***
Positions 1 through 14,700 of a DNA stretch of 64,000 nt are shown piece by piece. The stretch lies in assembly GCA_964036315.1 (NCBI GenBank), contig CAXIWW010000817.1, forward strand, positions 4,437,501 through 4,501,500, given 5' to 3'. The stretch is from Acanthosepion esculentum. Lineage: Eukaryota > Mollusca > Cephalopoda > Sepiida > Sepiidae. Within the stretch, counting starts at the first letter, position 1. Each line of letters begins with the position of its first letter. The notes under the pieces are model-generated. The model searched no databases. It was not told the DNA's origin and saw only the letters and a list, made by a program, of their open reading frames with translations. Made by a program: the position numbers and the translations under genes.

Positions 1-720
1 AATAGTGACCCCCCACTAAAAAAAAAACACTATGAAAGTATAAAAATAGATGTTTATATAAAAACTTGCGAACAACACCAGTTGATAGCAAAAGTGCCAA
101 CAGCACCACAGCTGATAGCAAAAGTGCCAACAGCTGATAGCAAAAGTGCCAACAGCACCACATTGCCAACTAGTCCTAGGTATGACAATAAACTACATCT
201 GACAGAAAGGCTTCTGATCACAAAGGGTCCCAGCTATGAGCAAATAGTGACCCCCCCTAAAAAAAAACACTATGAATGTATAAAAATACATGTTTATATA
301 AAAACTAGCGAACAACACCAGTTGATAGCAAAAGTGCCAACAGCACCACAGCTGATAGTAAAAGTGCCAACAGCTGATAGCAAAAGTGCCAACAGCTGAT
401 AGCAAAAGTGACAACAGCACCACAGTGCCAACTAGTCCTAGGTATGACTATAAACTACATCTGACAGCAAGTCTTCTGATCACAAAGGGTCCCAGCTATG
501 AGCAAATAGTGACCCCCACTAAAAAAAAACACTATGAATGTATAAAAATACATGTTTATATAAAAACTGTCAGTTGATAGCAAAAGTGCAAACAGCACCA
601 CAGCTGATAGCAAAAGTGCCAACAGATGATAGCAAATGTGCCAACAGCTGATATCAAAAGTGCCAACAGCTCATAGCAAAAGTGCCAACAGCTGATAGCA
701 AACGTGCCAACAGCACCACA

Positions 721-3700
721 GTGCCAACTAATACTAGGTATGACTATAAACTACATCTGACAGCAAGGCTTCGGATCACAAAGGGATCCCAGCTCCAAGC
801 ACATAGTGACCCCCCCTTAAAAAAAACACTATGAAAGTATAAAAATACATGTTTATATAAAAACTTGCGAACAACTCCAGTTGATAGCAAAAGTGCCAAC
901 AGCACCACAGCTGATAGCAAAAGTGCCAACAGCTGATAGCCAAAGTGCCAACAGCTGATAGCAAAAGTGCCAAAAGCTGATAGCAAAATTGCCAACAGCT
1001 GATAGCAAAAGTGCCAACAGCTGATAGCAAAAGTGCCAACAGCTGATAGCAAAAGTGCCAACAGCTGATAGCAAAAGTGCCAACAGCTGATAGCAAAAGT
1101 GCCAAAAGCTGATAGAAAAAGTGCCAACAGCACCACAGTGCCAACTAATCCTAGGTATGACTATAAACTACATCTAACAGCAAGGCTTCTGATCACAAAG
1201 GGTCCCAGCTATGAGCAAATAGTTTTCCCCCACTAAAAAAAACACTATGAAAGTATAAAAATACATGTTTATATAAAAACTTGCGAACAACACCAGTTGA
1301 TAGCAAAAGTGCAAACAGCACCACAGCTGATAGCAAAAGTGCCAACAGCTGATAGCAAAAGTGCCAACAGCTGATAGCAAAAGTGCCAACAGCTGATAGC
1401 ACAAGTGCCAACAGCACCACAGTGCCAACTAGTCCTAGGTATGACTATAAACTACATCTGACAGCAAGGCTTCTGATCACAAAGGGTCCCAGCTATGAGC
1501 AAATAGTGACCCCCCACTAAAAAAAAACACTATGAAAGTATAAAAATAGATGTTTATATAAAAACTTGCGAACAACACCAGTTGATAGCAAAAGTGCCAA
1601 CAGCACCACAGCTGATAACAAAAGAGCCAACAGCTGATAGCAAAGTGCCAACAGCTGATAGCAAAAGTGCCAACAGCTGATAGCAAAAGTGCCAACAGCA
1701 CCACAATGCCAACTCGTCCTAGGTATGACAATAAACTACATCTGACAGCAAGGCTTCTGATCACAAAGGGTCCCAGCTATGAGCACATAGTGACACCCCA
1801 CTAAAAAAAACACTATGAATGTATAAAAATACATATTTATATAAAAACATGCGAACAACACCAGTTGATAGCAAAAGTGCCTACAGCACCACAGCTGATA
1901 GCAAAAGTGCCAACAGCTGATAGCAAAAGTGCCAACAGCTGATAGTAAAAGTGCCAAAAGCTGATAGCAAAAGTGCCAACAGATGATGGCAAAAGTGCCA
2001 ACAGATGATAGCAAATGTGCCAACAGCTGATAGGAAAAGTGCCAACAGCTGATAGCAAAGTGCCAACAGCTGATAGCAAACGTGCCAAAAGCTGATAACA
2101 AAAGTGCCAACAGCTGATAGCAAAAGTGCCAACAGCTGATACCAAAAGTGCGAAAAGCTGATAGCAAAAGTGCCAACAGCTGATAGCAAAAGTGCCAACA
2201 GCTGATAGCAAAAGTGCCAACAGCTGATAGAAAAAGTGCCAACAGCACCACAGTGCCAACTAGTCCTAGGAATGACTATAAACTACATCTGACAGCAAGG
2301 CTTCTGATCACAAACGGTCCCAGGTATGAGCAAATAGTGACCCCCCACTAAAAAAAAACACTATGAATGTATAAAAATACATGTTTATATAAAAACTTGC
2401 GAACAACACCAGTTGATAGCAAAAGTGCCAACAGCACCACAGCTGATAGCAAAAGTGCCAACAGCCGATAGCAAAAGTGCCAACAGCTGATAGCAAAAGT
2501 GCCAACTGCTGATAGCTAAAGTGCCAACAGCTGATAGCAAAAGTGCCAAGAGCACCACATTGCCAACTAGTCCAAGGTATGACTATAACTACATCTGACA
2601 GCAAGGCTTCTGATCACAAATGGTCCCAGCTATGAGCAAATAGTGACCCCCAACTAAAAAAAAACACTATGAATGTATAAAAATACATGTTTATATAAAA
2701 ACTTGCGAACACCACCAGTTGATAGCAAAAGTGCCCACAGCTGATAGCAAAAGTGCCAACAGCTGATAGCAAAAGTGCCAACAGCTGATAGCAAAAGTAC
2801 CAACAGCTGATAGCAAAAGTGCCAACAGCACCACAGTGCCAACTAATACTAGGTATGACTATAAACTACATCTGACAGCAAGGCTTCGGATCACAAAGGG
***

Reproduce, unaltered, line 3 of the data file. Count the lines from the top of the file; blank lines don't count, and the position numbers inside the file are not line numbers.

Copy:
1 AATAGTGACCCCCCACTAAAAAAAAAACACTATGAAAGTATAAAAATAGATGTTTATATAAAAACTTGCGAACAACACCAGTTGATAGCAAAAGTGCCAA